I really enjoyed listening to their discussion on various television crime dramas or documentaries – as someone that is a huge crime geek (when it comes to podcasts, books, TV series, documentaries) it is fascinating to know what other people think of them.  As well as what criminologists make of it – they (like lawyers) view things in a different way to people that don’t necessarily come from that field of work!

 

Should you listen to Crime Bites?

Yes – you can probably tell from how I have been writing that I really enjoy listening to this podcast.  The guests that are featured are always great and easy to listen to.  You feel like you are learning a lot whilst listening, but it is also an easy listen.  I get super excited when a new episode appears.

I also really liked the episode “Social Media Homicide Confessions: Stories of their killers and their victims”.  As you might have guessed, this episode looked at crimes where people had confessed their killings on social media.  The question was posed, “Is this only a recent thing?” because there are circumstances in history where people went to the papers etc.  It was interesting to hear their thoughts on the topic of social media confessions and changing times.

Other episodes have looked at tv programmes such as Doctor Foster, Mind Hunter etc.  They have also discussed crime related topics linked to sexting, websleuthing, prisons and even dating apps.

Do you like listening to podcasts? Do you like crime ones? Have you listened to Crime Bites before?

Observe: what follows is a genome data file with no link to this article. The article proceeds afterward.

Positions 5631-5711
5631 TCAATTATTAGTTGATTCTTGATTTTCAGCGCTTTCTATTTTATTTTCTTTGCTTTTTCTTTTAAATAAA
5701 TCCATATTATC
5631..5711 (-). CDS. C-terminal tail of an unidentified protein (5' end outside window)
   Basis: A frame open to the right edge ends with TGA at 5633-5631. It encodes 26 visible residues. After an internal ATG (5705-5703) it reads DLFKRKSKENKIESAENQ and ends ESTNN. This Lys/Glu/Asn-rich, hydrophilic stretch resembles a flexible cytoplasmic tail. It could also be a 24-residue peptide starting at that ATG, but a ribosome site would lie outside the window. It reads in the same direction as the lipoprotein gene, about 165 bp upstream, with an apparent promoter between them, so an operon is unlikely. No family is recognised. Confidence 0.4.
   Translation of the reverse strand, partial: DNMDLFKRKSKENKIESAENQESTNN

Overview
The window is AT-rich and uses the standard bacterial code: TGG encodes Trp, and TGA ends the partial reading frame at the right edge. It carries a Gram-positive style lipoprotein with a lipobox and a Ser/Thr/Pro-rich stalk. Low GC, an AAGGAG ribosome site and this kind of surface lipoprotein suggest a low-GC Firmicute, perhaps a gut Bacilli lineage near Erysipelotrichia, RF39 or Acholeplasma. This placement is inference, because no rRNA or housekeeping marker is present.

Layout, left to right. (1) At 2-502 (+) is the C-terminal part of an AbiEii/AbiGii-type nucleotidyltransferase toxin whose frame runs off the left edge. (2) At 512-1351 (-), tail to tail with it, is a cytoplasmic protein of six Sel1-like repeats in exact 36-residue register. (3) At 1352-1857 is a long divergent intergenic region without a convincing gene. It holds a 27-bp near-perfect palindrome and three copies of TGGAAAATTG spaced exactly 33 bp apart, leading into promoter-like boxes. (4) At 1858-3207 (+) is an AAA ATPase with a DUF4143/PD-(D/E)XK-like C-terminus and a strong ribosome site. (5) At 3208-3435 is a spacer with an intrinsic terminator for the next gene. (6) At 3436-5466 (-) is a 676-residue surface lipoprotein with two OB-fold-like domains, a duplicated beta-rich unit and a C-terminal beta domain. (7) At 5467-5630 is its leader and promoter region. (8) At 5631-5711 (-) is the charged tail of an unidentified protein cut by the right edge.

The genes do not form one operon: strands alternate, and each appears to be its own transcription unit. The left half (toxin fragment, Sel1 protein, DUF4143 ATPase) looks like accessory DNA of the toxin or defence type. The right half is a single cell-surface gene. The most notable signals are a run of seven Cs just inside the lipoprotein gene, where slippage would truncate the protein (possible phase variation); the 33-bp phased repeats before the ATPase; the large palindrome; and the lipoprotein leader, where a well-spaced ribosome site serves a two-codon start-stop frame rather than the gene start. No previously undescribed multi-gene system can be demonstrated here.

Rebecca x

Lawyer In The Making is going to the National Justice Museum

I am going to the National Justice Museum next week. Excited is an understatement.  It is no secret that I am a massive law geek and whilst I love sunny holidays and also city breaks. I also love going to crime and justice related places.  That include museums, castles, prisons etc.

Whenever I go on business trips I always try and find something law related to go and see or do.  I even managed to do that when I went to California for 3 weeks on a sight seeing type holiday.

I have an ever-growing list of crime and law related places I want to visit, both here in the UK and abroad.

National Justice museum

So on Monday I will be in Nottingham, and I am heading to the National Justice Museum.  It has been on the list of places to visit for a while, as I have heard great reviews.

The weather isn’t meant to be amazing Monday/Tuesday in Nottingham, so it will be good to kill a few hours.

Plus I have heard that the pub/bar in a church is next door so that is always handy.

What is at the National Justice Museum?

So what is at the National Justice Museum? A series of cells to check out, various methods of punishment and lots of history (as well as more modern topics).

Our impressive collection is made up of over 40 000 objects and archives. It is the UK’s largest collection relating to  to law, justice, crime and punishment.

I am really looking forward to checking out some of the Great Train Robbery evidence as well as the dock from Bow Street Magistrates Court, which was used in notorious cases such as the trials of Oscar Wilde, Roger Casement and the Krays